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Food Allergy

Protecting Baby: Can Allergies Be Prevented?

Allergies in Pregnancy

Questions first arise during pregnancy, when a mother-to-be in a family with allergies starts to think about the food she eats and the effect on her fetus. She is likely to wonder: will succumbing to late-night cravings for peanut butter cups mean my child will be burdened with anaphylaxis to that legume? It’s still common for general practitioners to counsel pregnant patients to avoid highly allergenic foods in the last trimester. But there is a gulf between that advice and what scientists in the know believe is necessary.

For instance, Cyr says, “There’s little evidence that avoiding nuts or allergenic foods in pregnancy is helpful. A lot of people still say it. We don’t have evidence that says it’s harmful.”
So little has been proven definitively that perhaps even the precautions an expecting mother takes to minimize the risk of allergy – such as avoiding peanuts – might in fact make the fetus more susceptible. “It is possible that avoiding peanuts is harmful,” says Cyr, an investigator working with AllerGen, the federally funded allergy research network. Peanut exposure might actually mitigate against allergy. The fact is, scientists do not yet know.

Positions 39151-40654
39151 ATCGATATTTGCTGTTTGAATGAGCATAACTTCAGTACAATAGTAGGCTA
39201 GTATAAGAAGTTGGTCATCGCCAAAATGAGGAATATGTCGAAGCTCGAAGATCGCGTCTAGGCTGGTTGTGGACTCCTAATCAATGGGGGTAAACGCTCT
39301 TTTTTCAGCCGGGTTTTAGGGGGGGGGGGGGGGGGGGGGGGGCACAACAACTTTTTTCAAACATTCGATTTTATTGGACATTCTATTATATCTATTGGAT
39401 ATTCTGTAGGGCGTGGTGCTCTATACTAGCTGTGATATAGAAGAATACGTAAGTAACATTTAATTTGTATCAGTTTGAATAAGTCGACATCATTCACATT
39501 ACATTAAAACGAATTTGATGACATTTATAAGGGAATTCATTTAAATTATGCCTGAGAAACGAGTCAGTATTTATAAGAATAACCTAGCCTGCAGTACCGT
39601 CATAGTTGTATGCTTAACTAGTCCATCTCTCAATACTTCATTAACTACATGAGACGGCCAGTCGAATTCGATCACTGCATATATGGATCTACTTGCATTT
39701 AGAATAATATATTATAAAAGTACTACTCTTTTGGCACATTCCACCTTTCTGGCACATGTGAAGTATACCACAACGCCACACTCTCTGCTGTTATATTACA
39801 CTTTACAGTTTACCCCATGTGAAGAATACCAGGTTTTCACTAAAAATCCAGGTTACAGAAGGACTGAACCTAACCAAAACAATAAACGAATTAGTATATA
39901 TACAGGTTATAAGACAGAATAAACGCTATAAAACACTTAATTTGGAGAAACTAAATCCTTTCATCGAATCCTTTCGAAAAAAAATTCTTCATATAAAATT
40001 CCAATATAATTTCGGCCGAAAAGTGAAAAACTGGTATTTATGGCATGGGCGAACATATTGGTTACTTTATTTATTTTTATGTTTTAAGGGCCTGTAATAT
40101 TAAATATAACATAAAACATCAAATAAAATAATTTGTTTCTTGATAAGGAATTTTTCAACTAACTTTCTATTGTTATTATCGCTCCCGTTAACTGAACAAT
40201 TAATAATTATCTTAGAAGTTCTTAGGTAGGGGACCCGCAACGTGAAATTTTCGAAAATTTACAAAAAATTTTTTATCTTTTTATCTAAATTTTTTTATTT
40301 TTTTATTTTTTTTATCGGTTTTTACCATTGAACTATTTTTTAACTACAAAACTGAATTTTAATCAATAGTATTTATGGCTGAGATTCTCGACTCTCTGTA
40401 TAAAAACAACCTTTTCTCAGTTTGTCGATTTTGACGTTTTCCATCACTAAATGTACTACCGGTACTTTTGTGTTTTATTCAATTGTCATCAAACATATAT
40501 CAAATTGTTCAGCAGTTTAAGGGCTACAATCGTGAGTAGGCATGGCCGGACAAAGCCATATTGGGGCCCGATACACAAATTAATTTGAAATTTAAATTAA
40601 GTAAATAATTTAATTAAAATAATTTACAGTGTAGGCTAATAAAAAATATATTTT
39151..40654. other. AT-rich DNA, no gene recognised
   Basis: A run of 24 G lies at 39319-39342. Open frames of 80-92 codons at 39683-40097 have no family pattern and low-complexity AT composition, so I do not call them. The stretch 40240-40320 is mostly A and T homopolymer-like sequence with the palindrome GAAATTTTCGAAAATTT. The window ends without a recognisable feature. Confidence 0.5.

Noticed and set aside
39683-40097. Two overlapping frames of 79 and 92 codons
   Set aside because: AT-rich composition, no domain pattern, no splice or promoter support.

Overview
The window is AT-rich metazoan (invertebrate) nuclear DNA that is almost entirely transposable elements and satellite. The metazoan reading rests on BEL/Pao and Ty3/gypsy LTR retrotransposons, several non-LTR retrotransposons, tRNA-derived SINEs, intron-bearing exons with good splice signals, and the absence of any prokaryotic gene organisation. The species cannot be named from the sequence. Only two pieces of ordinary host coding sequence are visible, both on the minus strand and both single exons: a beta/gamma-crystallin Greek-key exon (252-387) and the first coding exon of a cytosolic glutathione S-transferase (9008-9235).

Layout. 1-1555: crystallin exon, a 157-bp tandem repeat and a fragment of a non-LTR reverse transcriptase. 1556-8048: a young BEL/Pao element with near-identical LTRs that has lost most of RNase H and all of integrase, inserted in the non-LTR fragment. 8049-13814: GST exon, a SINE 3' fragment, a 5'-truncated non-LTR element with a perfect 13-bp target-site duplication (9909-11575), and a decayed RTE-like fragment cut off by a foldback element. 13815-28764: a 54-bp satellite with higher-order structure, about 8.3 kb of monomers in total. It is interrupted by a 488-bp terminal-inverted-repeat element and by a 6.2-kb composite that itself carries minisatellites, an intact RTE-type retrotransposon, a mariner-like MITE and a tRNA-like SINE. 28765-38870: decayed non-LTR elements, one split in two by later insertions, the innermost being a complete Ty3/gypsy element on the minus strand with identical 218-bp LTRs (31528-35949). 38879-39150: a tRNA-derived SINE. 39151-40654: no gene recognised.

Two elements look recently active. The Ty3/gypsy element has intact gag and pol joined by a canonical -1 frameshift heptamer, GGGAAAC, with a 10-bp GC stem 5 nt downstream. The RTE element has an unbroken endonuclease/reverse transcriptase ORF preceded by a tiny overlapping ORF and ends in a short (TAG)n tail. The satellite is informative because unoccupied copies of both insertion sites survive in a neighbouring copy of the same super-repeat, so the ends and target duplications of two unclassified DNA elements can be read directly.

The New Mother’s Questions:

Q: If my baby has eczema, does this mean she will develop asthma or a food allergy?

A: Eczema, or atopic dermatitis, is an indication of the tendency to develop allergy (known as atopy). While the itchy rash doesn’t guarantee that your child will develop food allergies or asthma, this condition indicates there is a much higher chance of either.

Q: If there are only environmental allergies in our family, is my baby at risk of developing food allergies?

A: Yes. Allergic disease is hereditary and can manifest itself in one (or all) of: hayfever, eczema, asthma and food allergies.

Q: Can I use my EpiPen if I have an allergic reaction while pregnant?

A: Yes. One obstetrician put it bluntly: “It’s better for the baby if you’re not dead.” Dr. Michael Cyr reminds that, “in a life-threatening reaction, use it right away.”

First published in Allergic Living magazine.
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